For the celebrations in Arcahaie on May 18, 2022, the government of Ariel Henry had granted the journalist money, confirmed two professionals aware of the distributions. In addition, NGOs often “like” the end of press conferences, referring to the well-established practice of direct transfers of money between journalists and their subjects.
The gangs also share some of their profits. An example of this process comes from August 2021. A confrontation between Izo and Manno at the French Embassy in Haiti. The institution accused the gang leaders of attempted extortion; in response, they invited online media journalists to a press conference. Six journalists attended.
After the conference, the concept of “affection” was discussed. “We have no money right now, but someone has to provide us with money from a kidnapping. If you can wait, we will have money for you,” said Manno. According to the testimony of a person close to the journalists on-site, they waited and received a sum of US dollars. ” The organizer did raise the money issue,” one of the journalists at the conference told HB News. “But I didn’t get anything, because the number of views generated by these kinds of videos can make us a lot more money than what the gang leaders provide.”
This visual content can be profitable. “I sometimes make 300 USD after posting a video, and I can make about 2,700 USD a month,” says a community manager with more than 100,000 followers on Facebook.
“Dark” content, or content about gangs, is the most-watched. Therefore, they generate even more money. To produce these videos, you don’t even need a journalism degree. Amadi didn’t have one. Instead, he had a degree in “electronic engineering” when he was hired as an antenna manager at Radio Megastar in 2013 and 2014. According to one of his former colleagues, his salary was already low.
In 2018, while employed by radio Ecoute FM after leaving Megastar, he quickly travels to gang-controlled areas such as Savien, led by the late Odma, or Jean Denis which is the Ti Mepri area in Artibonite. His videos made the media’s popularity.
“It is, unfortunately, a form of sensationalism,” observed Harold Isaac, a journalist working in Haiti. He works for many media institutions around the world. Online, these young people engage in unethical competition for attention. It is also said that they sometimes ask for money from sources to publish content. Unfortunately, this situation is likely to get worse “, especially with the elections coming up,” Isaac predicts.
The need for sensationalism and ideological classification also reaches the international media. Since the growth of gangs, foreign journalists often arrive in Haiti, asking gang leaders to be interviewed, sometimes in ways that country experts say are unethical. “Hate messages shared with a wide audience are an advertisement for terrorism,” according to security expert James Boyard.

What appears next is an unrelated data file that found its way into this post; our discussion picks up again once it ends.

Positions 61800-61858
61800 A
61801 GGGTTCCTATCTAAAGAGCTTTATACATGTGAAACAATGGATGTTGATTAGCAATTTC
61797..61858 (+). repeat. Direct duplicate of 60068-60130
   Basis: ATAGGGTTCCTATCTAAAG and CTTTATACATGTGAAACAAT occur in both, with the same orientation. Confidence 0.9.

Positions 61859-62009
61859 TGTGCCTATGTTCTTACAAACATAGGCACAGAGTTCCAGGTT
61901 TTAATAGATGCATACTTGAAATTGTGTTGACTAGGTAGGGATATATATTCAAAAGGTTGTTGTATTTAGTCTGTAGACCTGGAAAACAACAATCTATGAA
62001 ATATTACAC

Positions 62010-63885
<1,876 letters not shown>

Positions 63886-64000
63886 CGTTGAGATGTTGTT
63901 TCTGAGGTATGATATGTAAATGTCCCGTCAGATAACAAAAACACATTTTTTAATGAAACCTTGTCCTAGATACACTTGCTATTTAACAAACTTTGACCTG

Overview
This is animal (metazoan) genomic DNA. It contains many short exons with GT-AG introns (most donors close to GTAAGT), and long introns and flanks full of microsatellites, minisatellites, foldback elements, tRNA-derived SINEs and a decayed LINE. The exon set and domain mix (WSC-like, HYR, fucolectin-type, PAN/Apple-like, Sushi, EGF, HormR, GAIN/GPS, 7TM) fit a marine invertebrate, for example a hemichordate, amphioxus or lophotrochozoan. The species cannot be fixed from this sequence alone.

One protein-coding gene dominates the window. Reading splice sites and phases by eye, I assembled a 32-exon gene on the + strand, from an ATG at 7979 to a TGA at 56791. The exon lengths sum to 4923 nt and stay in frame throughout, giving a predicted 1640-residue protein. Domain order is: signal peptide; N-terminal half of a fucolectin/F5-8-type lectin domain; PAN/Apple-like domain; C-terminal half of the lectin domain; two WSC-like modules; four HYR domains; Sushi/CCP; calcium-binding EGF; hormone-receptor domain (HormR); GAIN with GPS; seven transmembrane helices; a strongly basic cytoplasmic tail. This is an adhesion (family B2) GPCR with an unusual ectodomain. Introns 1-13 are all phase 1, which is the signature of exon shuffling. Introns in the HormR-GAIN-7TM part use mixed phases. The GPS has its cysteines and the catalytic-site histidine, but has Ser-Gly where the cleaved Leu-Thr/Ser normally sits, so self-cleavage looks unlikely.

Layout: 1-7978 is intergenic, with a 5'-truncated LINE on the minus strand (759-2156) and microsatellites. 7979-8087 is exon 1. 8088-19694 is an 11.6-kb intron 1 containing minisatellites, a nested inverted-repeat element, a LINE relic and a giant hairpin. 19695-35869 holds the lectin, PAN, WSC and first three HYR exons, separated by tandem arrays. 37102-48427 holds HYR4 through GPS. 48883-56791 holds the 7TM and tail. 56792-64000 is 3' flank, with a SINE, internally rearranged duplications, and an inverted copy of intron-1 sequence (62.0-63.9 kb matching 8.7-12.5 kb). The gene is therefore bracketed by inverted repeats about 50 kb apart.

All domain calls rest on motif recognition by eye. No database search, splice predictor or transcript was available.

The gangs understand the game and are positioning themselves to take advantage of it. On August 1st, 2021, the French media M6 published an “exclusive” investigation on the gangs in Haiti. A few weeks earlier, Amadi and another Haitian journalist had been asked by this media to arrange an interview with Lanmò San Jou, the leader of the 400 Mawozo gang. This gang kidnapped three French members of the religious community on April 11, 2021.
“Lanmò San Jou had asked for 20,000 USD to do this interview,” the other journalist in charge of negotiating with the gang leader told HB News.
M6 refused to pay for this interview, according to the media worker. Lanmò San Jou, advised by Germine Joly (Yonyon) from his prison cell, would not give the interview for anything. On the contrary, he will let the French clerics go after sniffing white powder in their presence and shooting a goat.
However, some foreign media find ways to interview gang leaders without violating the principle of non-payment of sources, which is part of their internal procedures: “They pay the fixers handsomely, who in turn pay the gangs and their allies,” explains a Haitian journalist who has worked with international media.
John Wesley Amadi’s connections to Haitian gangsters have alternately served the local and international media structure. He lived in a dilapidated house in the Wharf Jérémie neighborhood, the area of gang leader Micanor, and sometimes stayed at the Marriott Hotel in Port-au-Prince, all paid for by foreign companies to get the latest statements from the gangs. When he died, a Go Fund Me page launched in Jeremy Dupin’s name collected 10,530 USD. The goal was 20,000 USD.
Amadi’s body, face down, and the empty body of Wilguens Saint-Louis, were found near a ravine in Laboule 12, on a Monday of last January. The gangsters stripped the two professionals of their bags and all their equipment. And John Wesley Amadi was also deprived of a pair of fancy sneakers, a gift from a team of foreign journalists who had traveled to Haiti, two sources said.
Cover photo by Mackline Jeudy.
English translation by Didenique Jocelyn.